Tuesday, November 18, 2014

Light to the Nations

It seems that some of you have noticed that I never posted my sermons from June or July.  Thank you for noticing.  Here they are...

Matthew 11:16-19, 25-30
A Sermon for the People of Holy Cross Lutheran Church
July 6, 2014

I think when most of us listen to the end of today’s gospel lesson, we tend to put on our pious ears and think “if I am having a hard time or if I am sick or dying, then Jesus will fix it.”  In this way, we regard Jesus as a genie-in-a-bottle kind of God.  If we do the right thing, think the right way, pray hard enough, Jesus will swoop in and grant our wishes for health of body or mind and ease of soul.

Sorry to be the one to inform you:  Jesus doesn’t work that way.   
The first hearers of this speech would have understood that the yoke Jesus is talking about is the Law.  Well, not the Law exactly.  Theologian Elizabeth Johnson says, “The heavy burden they (the Pharisees) lay on the people is not the law per se; it is rather their particular interpretation and practice of the law, which, for instance, excludes from meals the ritually unclean, places restrictions on the Sabbath that ignore human need, is zealous about tithing, mint, dill, and cumin, but neglects the "weightier matters of the law: justice and mercy and faith".”  In other words, the Pharisees have expanded the Law so that it is no longer life-guiding gift from God.  Instead the Law has become a soul-sucking, shaming, impossible to honor and uphold rigid list of rules and regulations.  It has become a way of saying “You’re a bad person.  There’s no way you will ever, ever get it right…and so there is no way you are ever going to be “good” according to God or to us.  But you cannot give up trying…we’ll shun you for that!”  So there you have it.  Under the lonely yoke of the expanded Law, you can’t win for loosing.

Now remember, the religious leaders of that time were complicit in keeping the Romans in power.  They benefited by helping keep their own people subject to the tyranny of the Roman Empire.   Johnson reminds us, “…the ruling elite secure wealth, status, and power at the expense of the lowly. (but) Jesus rejects this social order as contrary to God's will.

To all those laboring under harsh religious and political systems (of the time), Jesus says, "Come to me... and I will give you rest." Rest here can refer to Sabbath rest, the rest of death, or rest from war when Israel's enemies have been subdued. Rest also functions as an image of salvation, of what will be when the world is finally ordered according to God's purposes....In promising "rest," Jesus promises life under God's reign in the new world that he is bringing into being.”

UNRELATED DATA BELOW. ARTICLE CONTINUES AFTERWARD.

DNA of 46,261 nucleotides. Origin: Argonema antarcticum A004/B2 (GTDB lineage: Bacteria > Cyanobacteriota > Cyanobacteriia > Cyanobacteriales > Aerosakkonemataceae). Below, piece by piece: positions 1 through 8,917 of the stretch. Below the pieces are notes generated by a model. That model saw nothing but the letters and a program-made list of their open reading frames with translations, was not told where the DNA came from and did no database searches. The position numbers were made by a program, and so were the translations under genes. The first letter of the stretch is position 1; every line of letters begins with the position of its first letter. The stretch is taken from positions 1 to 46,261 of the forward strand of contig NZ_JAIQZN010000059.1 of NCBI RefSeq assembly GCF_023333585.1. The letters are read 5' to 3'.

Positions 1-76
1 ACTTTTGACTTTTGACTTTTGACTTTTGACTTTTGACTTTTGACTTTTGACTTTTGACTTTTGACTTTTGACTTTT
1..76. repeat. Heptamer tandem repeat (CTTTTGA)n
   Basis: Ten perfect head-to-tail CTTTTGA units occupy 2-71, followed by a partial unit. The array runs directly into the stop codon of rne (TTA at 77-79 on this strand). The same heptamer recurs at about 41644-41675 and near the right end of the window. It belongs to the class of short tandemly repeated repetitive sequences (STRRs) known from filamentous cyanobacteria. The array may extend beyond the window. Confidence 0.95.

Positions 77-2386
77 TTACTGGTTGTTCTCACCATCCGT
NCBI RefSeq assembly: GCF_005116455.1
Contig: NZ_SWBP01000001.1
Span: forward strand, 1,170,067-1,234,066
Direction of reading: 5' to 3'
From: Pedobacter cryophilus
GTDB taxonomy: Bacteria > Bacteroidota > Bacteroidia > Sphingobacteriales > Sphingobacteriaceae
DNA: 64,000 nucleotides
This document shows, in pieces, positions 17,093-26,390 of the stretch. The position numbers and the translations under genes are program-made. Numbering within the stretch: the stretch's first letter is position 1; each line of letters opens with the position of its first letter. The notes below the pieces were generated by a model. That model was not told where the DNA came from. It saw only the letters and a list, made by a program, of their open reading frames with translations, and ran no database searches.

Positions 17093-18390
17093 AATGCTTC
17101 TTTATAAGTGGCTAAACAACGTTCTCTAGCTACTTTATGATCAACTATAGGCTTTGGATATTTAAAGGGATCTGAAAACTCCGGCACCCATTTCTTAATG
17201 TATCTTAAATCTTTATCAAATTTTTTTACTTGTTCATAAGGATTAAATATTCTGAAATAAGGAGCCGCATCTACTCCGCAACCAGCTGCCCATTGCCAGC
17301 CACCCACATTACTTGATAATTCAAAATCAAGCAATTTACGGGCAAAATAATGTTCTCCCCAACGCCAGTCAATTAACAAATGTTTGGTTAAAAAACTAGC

So what is the message for us today?

Theologian Karoline Lewis, pastor, preacher, and professor says, “To believe in Jesus is not escapism from burdens or struggles or the events in our lives that cause the kind of weariness that might strip us of our very souls. To be a disciple is to be yoked to Jesus.

We are yoked to Jesus, whose yoke is kind, good, useful (better translations than “easy”). Yes, it is still a symbol of burden, oppression, and hardship. But we can’t forget who is pulling the burden with us, with his head through the other oxbow.

With that truth in mind, I think this text says more than: you are not alone in your suffering. Although that is also true about this passage, nevertheless I think there is a promise that the load really will feel lighter. True, you are not alone. And therefore whatever burden you bear, you do not bear it alone. There’s the difference. There’s the good news -- realistic, good news we might actually experience.”

We are yoked to -- bound to -- Christ. 

In that simple sentence is both promise for us and mission for our lives. 

Now, perhaps we can blame it on the fact that I am married to a sailor, the aunt of one, the niece of another, the granddaughter of still two more soldiers, and the granddaughter of a Marine (yea, you counted correctly, that’s 3 grandfathers), or maybe it is simply because this week contained the 4th of July, Independence Day, or as I like to say, “Happy Birthday, America”.   Whatever the reason, history or proximity, all week, as I contemplated the gospel lesson, I kept hearing the words from Emma Lazarus’s poem “The New Colossus” in parallel to the words of Jesus.